A man named Herbert Armstrong – who founded today's Church of God movement – taught that man was required to keep the Hebrew holy days. He claimed that the populations of Europe and the United States were descended from ancient Israel and had simply lost their traditions through captivity and migration. These claims, and his attempts to impose them on the Church of God Seventh Day, got HWA disfellowshipped from the organization. The only basis for the authority of his theories were his own claims of divine revelation, putting him on par with individuals like Joseph Smith, founder of the Church of God of Latter-Day Saints (Mormons).

Of course, Armstrong apologists might claim that the Apostle Paul's vision sounded sketchy, too. In which case, we must obey biblical admonition to judge our leaders by their fruit. So let's see. After his encounter, Paul was transformed from a zealous Pharisee intent on murdering Christians to one who was tortured for spreading the faith he persecuted. What of Armstrong? I cannot judge his heart, but I am commanded to judge his fruit.

BUT I absolutely am NOT judging the sincerity of those who have been taught to keep the holy days and believe they honor God by doing so. Many were drawn into Armstrong's theories during vulnerable, turbulent times, both in their personal lives and on the global scene. Others have been raised with these traditions since they were in diapers. I accepted the symbolism I was handed and celebrated these days for decades. They're listed in the Bible. They are given passing reference in the New Testament. Heck, the very first event Israel commemorated foreshadowed the entire basis for the Christian religion. The symbolism behind the other holy days is strong, too. Especially when your leaders make it up.

In a way, many outside the COGs DO believe that the Hebrew holy days revealed God's plan for salvation. And that plan was Jesus. Many, including Messianic Jews raised in Orthodox Jewish communities, believe that the festivals God gave to Israel were intended to demonstrate their own insufficiency to solve the problem of sin, as well as show them their need for a Savior. The Feast of Trumpets, Day of Atonement, Feast of Tabernacles  - they were shadowy symbols that could teach us lessons, but never stand in the place of the real thing. This is what Paul meant when he wrote:

But before faith came, we were kept under guard by the law, kept for the faith which would afterward be revealed. Therefore the law was our tutor to bring us to Christ, that we might be justified by faith. But after faith has come, we are no longer under a tutor. - Galatians 3:23-25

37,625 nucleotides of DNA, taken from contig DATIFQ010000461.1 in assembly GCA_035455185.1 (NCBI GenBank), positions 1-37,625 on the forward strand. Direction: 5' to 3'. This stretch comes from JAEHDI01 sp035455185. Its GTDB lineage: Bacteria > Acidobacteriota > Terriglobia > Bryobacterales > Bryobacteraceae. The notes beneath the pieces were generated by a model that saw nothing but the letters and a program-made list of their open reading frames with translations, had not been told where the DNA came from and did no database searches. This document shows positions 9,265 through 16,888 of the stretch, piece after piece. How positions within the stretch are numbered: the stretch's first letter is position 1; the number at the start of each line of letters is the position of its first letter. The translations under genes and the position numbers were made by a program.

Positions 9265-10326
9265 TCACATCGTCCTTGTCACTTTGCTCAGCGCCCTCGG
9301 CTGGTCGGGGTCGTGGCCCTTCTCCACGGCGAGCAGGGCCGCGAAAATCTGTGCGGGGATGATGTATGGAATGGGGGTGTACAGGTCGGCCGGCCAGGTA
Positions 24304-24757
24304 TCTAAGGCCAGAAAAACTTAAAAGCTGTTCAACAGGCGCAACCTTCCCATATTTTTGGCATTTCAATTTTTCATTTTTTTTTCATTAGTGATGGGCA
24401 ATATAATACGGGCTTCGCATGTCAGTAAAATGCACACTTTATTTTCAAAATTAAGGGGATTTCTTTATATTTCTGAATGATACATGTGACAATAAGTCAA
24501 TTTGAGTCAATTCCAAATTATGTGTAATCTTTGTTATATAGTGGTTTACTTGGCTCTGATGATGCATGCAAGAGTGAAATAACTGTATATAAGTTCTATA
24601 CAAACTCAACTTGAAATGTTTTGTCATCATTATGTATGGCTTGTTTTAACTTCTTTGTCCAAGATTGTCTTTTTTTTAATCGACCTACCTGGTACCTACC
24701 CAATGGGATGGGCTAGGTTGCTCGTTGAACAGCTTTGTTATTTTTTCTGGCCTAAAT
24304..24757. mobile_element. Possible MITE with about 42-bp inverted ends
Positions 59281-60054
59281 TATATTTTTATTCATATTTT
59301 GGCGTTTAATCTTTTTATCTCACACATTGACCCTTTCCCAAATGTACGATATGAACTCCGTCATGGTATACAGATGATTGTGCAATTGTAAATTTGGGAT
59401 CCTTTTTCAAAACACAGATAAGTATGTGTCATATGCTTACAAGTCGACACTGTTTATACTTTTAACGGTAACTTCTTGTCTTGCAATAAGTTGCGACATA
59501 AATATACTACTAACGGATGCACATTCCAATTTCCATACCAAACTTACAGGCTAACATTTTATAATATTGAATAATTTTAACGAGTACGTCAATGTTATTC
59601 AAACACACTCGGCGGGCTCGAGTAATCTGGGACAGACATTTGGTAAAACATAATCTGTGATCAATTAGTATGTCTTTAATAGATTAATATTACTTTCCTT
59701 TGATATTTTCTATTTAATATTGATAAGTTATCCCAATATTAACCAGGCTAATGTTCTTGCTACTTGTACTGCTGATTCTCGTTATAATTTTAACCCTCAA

So, what's the big deal, Martha? HWA said the holy days revealed God's plan for salvation, you say that the holy days pointed to Jesus, who was God's plan for salvation. Same difference. Besides, it seems like your hero Paul still kept the holy days and even discussed them with the Corinthian brethren. Now what?

Fair point. But it's no surprise that Paul, an ethnic Jew, may have continued to keep the holy days. Although it's unclear whether he treated them as days of worship, or as opportunities to share the gospel with his countrymen. We know that many Jewish believers pressured gentiles to accept Hebrew worship practices, thanks go Acts 15 and pretty much the entire book of Galatians.  So, it's not shocking to see gentiles discussing holy day practices in the older books of the New Testament. I won't even get into the book's context and the Days of Unleavened Bread being a tangential theme.

Seriously, Martha, what don't you accept about not "one jot or tittle"?

Probably the same thing you don't accept about what is meant by "Israel," "forever" (Leviticus 23), "finished" (John 19:13), "covenant" and "obsolete" (Hebrews 8:13). This is Acts 15 all over again, except using binary code and keyboards instead of scrolls and speeches.

Whatever Martha. Peter and Paul kept portions of the Sinai Covenant and I'm pretty sure they “made it" into the Kingdom.  Even experts in your Expositor's Bible Commentary can't agree on what Matthew 5:18 means. Isn't it a safer bet to just continue keeping the holy days? What's the big deal?

I'm so glad that you asked. We'll talk about that next time.

It is important that you understand; Everything on this blog is based on the current understanding of each author. Never take anyone's word for it, always prove it for yourself, it is your responsibility. You cannot ride someone else's coattail into the Kingdom. ; )
Acts 17:11